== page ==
Original Link: http://www.anandtech.com/show/6413/visible-energy-ufo-power-center-smart-power-strip-review



Introduction

Home automation technologies have become more accessible to consumers over the last couple of years. As computing moves from PCs to the cloud, tablets and smartphones and, then, onto wearable and distributed versions, we, at AnandTech, want to be in the forefront of covering it for our readers. Towards this, we started our home automation section earlier this month with an overview.

Some home automation technologies also tend to make consumers aware of the energy usage profiles of their electrical devices. In the overview, I had briefly touched upon Visible Energy’s UFO Power Center, which fulfills that criterion. We have been using the unit over the last few weeks, and we believe that this is a unique product which can serve multiple markets (some, better than others).

Visible Energy is a bootstrapped 4-person startup headquartered in Palo Alto. The company aims to help people conserve energy by creating, in their own words, energy-aware smart products with cloud-based interactive services. These services include energy management and home automation control.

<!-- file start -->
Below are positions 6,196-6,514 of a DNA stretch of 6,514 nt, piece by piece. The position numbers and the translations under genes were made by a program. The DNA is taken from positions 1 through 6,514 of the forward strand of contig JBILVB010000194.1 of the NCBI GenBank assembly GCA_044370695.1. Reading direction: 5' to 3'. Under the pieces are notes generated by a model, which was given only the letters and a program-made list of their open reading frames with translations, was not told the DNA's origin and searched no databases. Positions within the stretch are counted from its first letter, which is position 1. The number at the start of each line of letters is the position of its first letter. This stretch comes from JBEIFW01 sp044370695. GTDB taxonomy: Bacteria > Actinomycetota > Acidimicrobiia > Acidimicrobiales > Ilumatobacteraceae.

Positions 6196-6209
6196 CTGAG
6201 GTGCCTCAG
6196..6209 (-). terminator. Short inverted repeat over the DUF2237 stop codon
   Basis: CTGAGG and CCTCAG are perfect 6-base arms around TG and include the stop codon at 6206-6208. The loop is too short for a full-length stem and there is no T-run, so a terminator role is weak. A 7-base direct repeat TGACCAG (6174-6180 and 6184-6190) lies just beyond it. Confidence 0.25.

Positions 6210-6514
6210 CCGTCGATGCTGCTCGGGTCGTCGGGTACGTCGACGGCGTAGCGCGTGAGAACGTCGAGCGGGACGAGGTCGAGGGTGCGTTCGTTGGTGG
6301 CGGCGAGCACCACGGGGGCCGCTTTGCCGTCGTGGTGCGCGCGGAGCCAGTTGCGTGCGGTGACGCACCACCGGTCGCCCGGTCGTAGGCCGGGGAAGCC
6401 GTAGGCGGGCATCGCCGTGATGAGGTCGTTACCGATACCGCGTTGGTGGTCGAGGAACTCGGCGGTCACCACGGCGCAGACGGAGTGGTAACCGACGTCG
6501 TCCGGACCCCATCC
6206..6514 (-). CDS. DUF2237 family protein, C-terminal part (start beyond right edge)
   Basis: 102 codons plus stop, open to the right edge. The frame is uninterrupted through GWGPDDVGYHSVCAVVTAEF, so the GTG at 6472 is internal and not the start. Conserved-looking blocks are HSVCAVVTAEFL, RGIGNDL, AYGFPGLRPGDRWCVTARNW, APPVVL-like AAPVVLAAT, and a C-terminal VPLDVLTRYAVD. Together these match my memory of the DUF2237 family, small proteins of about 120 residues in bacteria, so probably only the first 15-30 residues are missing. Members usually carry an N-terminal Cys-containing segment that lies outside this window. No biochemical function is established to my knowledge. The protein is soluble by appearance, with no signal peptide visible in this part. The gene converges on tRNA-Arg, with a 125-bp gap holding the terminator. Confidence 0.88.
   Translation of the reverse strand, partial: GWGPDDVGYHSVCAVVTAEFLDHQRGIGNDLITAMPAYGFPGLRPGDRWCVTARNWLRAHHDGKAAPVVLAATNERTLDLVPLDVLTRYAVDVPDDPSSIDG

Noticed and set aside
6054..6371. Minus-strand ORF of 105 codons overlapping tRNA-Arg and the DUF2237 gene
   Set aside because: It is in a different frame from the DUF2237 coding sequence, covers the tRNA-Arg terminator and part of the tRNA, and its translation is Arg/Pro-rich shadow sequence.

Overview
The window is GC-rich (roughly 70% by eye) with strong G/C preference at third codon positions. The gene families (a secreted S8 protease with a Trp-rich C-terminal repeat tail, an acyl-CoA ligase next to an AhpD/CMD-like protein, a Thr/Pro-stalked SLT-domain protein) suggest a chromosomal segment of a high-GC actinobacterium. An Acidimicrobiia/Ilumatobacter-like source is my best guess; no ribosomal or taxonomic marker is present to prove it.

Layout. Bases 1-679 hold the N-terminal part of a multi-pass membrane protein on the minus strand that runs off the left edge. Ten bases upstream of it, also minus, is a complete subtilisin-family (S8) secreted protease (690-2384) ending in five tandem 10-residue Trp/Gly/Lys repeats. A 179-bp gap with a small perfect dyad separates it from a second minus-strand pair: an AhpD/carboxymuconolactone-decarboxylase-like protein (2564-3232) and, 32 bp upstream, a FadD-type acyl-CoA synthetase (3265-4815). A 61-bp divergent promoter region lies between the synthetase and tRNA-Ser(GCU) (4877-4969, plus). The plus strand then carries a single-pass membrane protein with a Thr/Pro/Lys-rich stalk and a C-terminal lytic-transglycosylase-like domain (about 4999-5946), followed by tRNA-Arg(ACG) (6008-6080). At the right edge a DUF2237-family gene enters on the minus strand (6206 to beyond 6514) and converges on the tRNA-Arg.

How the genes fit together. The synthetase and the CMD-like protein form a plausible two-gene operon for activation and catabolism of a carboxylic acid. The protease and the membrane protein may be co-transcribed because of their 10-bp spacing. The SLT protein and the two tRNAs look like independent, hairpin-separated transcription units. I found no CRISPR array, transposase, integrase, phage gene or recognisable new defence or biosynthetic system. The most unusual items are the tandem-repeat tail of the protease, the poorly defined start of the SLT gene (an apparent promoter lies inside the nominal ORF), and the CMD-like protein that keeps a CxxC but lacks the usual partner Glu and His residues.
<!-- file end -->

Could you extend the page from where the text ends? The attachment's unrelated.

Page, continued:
Put simply, the UFO power center is a power strip with four electrical outlets. It connects to a Wi-Fi network and obtains an IP address through DHCP. Instead of a physical on/off switch, the outlets are controllable over Wi-Fi. Real-time power consumption monitoring as well as energy consumption history are available on a per-outlet basis. Wi-Fi control can be realized by any of the following three means:

  1. Using Visible Energy’s cloud portal after registering the device on their site
  2. Using an iOS app where the iOS device and the UFO power center are in the same Wi-Fi network
  3. Sending specific HTTP requests to access one of the open APIs provided (through a custom app / script / program)

The UFO Power Center can serve the following markets, though Visible Energy promotes the unit as being fit for the first one below:

  1. Home energy management / electricity consumption monitor accessible over the network
  2. Networked power controller / power distribution unit (PDU)
  3. Advanced electrical parameter measurement tool

Visible Energy’s targeted marketing makes sense, as we will see further down in the review. Even though the latter two markets can be served easily, the unit requires some tweaks (mainly in firmware) before it can appeal to those consumers.

We will first start off the review with an overview of the internal hardware and the some comments on the industrial design. Following that, we will have a detailed discussion of the available functions and a description of the cloud back-end. Before providing the concluding remarks, we will devote a section to the open APIs provided by the platform and how we are actually using it at AnandTech.



Hardware and Industrial Design